Desertification is human-caused degradation of land in dry climates and it has been on the rise. This is one of the contributing factors to the challenge of feeding a growing global population in a changing climate. Norwegian startup, Desert Control, is attempting to get ahead of this problem by transforming arid soil into nutrient-rich, food-growing soil.
So, how do they make this happen? Desert Control uses a substance called Liquid Nanoclay (LNC) to coat sand particles with a layer of clay 1.5 nanometers thick. This way, the soil can better capture nutrients and water rather than letting them flow right through it.
The method doesn’t use any toxic chemicals, just clay, and water, and takes advantage of natural clay fertilization techniques that farmers have been using for centuries. The company is testing its method in a field near Abu Dhabi where they reported cauliflower and carrot yields that were 108 percent bigger in treated areas. Similar testing locations in Egypt reported a four-fold increase in the yield of wheat.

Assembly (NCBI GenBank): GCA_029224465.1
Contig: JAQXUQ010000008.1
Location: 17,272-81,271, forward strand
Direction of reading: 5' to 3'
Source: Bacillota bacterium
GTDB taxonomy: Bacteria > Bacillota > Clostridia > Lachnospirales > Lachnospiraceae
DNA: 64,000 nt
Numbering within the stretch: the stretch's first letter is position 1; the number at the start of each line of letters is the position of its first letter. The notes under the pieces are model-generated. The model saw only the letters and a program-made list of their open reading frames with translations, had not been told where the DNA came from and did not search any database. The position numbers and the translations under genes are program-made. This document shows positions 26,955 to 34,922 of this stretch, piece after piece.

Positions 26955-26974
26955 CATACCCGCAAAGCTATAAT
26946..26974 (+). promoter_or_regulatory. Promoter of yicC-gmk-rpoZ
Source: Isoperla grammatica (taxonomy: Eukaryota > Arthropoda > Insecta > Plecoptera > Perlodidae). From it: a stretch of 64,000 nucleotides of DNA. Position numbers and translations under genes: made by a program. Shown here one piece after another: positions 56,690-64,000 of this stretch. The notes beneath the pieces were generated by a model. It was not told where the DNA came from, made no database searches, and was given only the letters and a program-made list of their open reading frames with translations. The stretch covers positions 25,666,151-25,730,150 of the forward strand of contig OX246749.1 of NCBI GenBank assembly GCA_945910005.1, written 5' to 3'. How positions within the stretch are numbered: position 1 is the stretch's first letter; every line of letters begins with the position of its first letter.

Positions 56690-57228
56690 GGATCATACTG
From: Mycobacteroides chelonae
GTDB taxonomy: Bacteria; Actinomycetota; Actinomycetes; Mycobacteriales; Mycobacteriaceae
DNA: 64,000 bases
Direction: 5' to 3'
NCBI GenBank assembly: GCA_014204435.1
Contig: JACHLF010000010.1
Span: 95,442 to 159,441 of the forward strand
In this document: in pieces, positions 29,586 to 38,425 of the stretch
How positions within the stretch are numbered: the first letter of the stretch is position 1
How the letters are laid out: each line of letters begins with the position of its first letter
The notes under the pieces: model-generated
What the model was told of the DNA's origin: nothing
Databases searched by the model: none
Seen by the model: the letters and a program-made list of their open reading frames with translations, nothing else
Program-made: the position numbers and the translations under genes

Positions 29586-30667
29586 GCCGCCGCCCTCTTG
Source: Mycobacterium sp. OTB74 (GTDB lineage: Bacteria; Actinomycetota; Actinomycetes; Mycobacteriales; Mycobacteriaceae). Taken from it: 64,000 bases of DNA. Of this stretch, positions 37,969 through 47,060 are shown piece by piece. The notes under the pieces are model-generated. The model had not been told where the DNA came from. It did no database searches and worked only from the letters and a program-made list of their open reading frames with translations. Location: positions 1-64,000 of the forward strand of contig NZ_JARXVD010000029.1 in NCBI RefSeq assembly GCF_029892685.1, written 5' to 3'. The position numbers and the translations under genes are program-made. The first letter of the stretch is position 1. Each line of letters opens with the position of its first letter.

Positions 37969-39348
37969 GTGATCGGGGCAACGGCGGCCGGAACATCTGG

One drawback to this innovative method is cost. It currently costs between $2 and $5 to treat a square meter of land, which makes it unaffordable for many farmers. Additional research is also needed to assess whether the treatment impacts the broader ecosystem in any negative way.
Moving forward, the company plans to expand testing sites and scale up production to make the technology more widely available. If successful, this method could be an incredible solution for naturally restoring degraded soils, especially in vulnerable arid climates. This great solution was shared with us by an Emissary and we are excited to follow where the startup goes!